Ensure Your Special Items Receive Special Coverage
Even though your homeowners insurance allows you to pick an amount of coverage for personal property – your personal belongings inside the home – you may be surprised that your policy includes limits on certain items; most are higher-end items, such as cameras, electronic equipment, guns, and jewelry.
So, if you buy a policy with $50,000 in personal property coverage, there are still limits on what your insurer will pay to replace or repair these items. Often the limits read as, “$1,000 limit on jewelry” or “$500 limit on guns” or “$1,000 limit on computers.” So, if you experience a total loss and file a claim, your $50,000 in personal property coverage still only covers up to the policy’s limits on these specific items.
The peace-of-mind solution
Talk to your agent and make sure you feel comfortable with the policy you’re buying.
You should discuss with him or her additional riders that are available and describe or show any special items you own, such as collectibles, jewelry, or artwork. With some insurers, the rider can be added so you can obtain more coverage, or you can schedule the items at a stated value or appraisal cost. For special items, it may be best to buy a special policy, which is like a spin-off from a homeowners policy and provides coverage for just those items you choose.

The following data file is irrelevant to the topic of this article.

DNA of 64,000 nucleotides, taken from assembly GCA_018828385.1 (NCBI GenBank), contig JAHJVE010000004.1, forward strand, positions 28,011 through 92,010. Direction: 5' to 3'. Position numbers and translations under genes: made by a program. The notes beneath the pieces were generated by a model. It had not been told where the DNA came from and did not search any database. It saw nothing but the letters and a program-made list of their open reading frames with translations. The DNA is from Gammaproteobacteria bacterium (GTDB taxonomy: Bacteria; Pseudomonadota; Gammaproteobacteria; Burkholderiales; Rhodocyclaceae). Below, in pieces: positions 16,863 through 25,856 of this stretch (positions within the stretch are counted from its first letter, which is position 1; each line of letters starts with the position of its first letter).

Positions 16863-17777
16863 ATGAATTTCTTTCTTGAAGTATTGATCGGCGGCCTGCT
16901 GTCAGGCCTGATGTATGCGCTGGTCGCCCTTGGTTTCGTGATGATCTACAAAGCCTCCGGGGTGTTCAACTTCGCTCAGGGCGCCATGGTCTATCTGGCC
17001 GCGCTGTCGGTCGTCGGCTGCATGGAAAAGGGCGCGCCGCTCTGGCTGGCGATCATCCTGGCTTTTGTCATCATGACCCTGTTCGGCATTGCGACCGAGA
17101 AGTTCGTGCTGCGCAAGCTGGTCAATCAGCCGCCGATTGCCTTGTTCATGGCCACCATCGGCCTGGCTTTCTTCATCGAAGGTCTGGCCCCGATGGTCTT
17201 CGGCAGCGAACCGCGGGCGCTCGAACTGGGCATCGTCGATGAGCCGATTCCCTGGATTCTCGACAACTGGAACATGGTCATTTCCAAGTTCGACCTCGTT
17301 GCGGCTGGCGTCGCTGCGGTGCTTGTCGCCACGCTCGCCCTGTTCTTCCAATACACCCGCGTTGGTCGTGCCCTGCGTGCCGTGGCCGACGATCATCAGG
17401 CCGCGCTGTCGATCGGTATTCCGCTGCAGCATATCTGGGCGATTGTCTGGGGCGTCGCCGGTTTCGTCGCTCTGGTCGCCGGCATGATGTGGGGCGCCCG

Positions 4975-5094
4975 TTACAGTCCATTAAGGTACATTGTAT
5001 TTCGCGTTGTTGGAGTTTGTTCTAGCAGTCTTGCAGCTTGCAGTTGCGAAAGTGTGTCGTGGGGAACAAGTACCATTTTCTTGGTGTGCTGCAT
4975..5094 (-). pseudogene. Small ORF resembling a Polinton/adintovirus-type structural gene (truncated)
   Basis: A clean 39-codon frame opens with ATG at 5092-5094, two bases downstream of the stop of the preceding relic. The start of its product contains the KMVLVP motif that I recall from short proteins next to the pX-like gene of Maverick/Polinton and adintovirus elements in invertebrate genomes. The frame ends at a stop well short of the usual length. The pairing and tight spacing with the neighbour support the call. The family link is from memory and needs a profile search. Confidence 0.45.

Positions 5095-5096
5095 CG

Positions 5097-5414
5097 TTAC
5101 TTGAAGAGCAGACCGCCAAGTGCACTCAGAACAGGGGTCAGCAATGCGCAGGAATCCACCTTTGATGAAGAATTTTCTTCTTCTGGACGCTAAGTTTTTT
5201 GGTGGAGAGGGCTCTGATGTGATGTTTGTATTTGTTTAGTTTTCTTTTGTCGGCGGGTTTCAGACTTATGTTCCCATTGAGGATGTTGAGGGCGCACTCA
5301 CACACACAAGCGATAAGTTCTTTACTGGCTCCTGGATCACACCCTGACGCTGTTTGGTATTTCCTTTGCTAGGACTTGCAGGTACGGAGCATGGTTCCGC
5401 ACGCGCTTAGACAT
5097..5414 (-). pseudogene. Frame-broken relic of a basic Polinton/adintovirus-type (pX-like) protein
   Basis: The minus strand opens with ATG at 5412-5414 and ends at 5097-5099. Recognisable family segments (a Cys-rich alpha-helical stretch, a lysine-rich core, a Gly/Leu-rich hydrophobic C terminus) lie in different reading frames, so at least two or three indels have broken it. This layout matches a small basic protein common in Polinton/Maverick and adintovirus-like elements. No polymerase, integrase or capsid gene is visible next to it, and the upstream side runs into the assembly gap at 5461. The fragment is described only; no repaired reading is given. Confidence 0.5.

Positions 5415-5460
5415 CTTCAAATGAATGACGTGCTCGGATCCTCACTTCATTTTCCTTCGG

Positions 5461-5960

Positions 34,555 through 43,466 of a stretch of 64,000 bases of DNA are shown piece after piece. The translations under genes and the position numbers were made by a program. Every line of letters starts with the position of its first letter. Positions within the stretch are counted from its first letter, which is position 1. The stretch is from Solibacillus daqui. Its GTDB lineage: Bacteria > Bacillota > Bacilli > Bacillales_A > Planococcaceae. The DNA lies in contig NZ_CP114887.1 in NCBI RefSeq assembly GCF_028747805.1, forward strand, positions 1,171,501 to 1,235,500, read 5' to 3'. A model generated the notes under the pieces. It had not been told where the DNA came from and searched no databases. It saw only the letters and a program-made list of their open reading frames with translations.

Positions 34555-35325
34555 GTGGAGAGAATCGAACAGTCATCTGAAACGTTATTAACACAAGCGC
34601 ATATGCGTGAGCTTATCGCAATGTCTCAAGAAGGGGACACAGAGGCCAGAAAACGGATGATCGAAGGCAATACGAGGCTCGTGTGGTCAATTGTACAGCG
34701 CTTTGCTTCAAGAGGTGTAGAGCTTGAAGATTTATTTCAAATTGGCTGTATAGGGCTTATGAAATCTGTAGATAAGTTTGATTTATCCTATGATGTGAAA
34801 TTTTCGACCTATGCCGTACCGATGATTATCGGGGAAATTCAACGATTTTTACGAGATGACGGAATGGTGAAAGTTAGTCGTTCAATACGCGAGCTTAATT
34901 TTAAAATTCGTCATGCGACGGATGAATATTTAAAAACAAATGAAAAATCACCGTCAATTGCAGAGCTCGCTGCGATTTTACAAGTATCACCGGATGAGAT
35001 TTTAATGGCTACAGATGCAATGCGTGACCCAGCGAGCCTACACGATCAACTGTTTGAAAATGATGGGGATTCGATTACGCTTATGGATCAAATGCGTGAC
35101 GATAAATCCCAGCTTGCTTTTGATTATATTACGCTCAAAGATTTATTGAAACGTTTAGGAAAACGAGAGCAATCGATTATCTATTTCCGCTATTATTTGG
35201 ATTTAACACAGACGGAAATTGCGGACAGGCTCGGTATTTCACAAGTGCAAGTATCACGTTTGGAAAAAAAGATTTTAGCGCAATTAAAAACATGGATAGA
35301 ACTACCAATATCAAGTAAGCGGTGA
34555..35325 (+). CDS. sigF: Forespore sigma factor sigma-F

Be aware that you’ll have to provide appraisals to ensure adequate coverage, and that you should always have your special items appraised regularly to maintain adequate coverage in the event the items increase in value.
What’s Ahead in Coffee Trends? Read the Grounds
If you can’t start your day without a cup of freshly brewed java, the National Coffee Association (NCA) is happy to hear it. They’re the folks who study coffee-drinking trends and report their findings to everyone in the industry – from growers to baristas.
According to Daily Coffee News, an NCA 2014 study found that “daily consumption of gourmet coffee among adults is up to 34 percent, a 3 percent rise over last year.” The report goes on to say, “Twenty-nine percent of respondents who drank coffee within the past day said they used a single-cup brewer, up nearly 50 percent from last year,” a statistic that bodes well for Bosch Tassimo, Keurig, Nespresso, and other coffee equipment manufacturers across the globe.